(The Center Square) – More than 8,000 workers in North Carolina have been laid off this year, according to data from the Department of Commerce.
International Paper is the latest company to let workers go, about 200 or one-third of its operation in Riegelwood at the Brunswick and Bladen county line.
The International Paper layoffs follow others in recent weeks across several industries, including about 250 workers at a Tyson Foods chicken plant in Wilkesboro, 800 employees laid off from the Millennium Print group in Morrisville, 258 laid off from Gidlan Yarns in Salisbury, 51 laid off from Coats American in Kings Mountain, and several reductions at tech companies in the Triangle.
Workers in the furniture industry have been among those hit the hardest.
In August, the North Carolina furniture company Mitchell Gold + Bob Williams closed permanently facilities in Taylorsville, Hiddenite, and Statesville, laying off 533 workers, while the Ashboro-based Klaussner Furniture shuttered the same month, laying off 884.
The reasons for the cuts range from a lack of customer demand, to troubles securing financing, to oversupplies driven by demand during the pandemic that has since waned.
Workforce Adjustment and Retraining Notification reports from the North Carolina Department of Commerce for this year through Oct. 18 show a total of 91 notices across the state resulting in the layoffs or impending loss of 8,122 jobs.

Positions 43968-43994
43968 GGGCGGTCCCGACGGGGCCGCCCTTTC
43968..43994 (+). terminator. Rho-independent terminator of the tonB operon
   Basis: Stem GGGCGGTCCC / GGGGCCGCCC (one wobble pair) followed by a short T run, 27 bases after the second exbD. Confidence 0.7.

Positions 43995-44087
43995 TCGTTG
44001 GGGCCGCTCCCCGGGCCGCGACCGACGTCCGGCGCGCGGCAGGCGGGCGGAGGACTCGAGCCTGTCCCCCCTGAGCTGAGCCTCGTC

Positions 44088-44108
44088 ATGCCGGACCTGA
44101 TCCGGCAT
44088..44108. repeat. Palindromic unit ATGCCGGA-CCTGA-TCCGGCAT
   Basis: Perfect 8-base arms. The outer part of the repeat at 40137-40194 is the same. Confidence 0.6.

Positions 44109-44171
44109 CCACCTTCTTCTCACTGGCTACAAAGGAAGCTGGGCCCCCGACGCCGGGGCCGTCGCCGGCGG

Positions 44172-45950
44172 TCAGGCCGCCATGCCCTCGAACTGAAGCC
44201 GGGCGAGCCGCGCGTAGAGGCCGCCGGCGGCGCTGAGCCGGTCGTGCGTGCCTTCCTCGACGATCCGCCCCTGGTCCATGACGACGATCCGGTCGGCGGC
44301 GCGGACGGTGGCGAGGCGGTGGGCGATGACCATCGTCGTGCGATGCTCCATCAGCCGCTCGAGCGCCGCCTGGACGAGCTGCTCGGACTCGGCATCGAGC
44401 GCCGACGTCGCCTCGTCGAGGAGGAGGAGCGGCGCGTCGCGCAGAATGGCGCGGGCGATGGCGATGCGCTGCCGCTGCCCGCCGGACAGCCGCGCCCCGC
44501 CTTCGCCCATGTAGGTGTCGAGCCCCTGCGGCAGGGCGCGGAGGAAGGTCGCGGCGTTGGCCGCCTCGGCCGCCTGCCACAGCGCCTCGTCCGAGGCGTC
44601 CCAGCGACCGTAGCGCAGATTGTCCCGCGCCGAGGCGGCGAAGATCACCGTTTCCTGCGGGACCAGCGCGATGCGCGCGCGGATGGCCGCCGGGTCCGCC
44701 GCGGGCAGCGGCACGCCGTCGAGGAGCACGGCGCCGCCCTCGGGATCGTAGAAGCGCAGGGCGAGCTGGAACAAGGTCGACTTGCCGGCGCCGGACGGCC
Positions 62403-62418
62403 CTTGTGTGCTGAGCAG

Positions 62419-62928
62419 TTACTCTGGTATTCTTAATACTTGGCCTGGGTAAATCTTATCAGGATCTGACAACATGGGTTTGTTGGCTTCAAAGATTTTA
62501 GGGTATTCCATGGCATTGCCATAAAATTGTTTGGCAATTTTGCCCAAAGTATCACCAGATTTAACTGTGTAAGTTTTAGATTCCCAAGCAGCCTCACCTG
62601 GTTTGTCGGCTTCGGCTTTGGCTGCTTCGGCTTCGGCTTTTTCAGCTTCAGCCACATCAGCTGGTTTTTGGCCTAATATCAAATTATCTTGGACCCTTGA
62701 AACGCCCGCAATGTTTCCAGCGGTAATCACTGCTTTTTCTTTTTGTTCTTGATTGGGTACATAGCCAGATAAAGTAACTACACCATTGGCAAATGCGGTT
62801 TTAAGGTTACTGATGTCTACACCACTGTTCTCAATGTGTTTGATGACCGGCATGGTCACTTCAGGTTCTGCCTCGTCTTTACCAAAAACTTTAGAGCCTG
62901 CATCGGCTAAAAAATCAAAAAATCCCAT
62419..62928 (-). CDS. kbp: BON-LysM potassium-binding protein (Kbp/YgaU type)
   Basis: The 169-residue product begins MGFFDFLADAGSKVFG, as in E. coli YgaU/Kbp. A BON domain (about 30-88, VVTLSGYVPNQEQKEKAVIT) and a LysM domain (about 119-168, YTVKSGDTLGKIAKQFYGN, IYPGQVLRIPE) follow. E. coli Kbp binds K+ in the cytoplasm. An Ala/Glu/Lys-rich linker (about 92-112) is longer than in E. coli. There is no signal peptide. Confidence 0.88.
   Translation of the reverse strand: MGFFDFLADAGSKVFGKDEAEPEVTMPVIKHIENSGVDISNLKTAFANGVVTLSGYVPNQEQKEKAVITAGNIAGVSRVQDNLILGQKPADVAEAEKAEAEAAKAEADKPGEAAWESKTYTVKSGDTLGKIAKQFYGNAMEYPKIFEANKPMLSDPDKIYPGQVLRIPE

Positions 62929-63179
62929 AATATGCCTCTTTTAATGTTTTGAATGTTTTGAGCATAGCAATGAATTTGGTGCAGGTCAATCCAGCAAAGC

Among the largest are 1,050 jobs lost at the Pactiv Evergreen Canton Paper Mill in Haywood County in March, 885 jobs lost with the trucking company Yellow Corporation across eight counties in July, 337 positions eliminated by Ardagh Glass in Wilson County in July, 265 jobs lost at Transdev Services in Wake County in April, and 246 jobs cut at the UNC Health Care System in Wake County in September.
In total, the notices so far in 2023 impact workers in 26 counties. To date, the largest job loss numbers have been in Haywood, Randolph, Mecklenburg, Wake, and Randolph counties.
All of the layoffs detailed in 91 notices for 2023 involve permanent layoffs, while 26 involve permanent business closures.
International Paper, supplier of 20% of the U.S. paper supply and the largest employer in Columbus County, said the 200 workers will be let go by the end of December.
The layoffs stem from the closure of one of the company’s two pulp machines in Riegelwood, which produces about 2,000 tons of fluff pulp and softwood pulp each day. The jobs lost equate to about 31% of the 650 workers employed at the facility and is part of a broader staffing reduction that will impact a total of about 900 workers in Pensacola, Florida, and Orange, Texas.
“Decisions like these are extremely difficult, because of the impact on our employees, their families and the communities in which we operate,” International Paper CEO Mark Sutton said in a statement. “We are grateful to our employees in Orange, Riegelwood and Pensacola for their significant contributions to the company over the years.”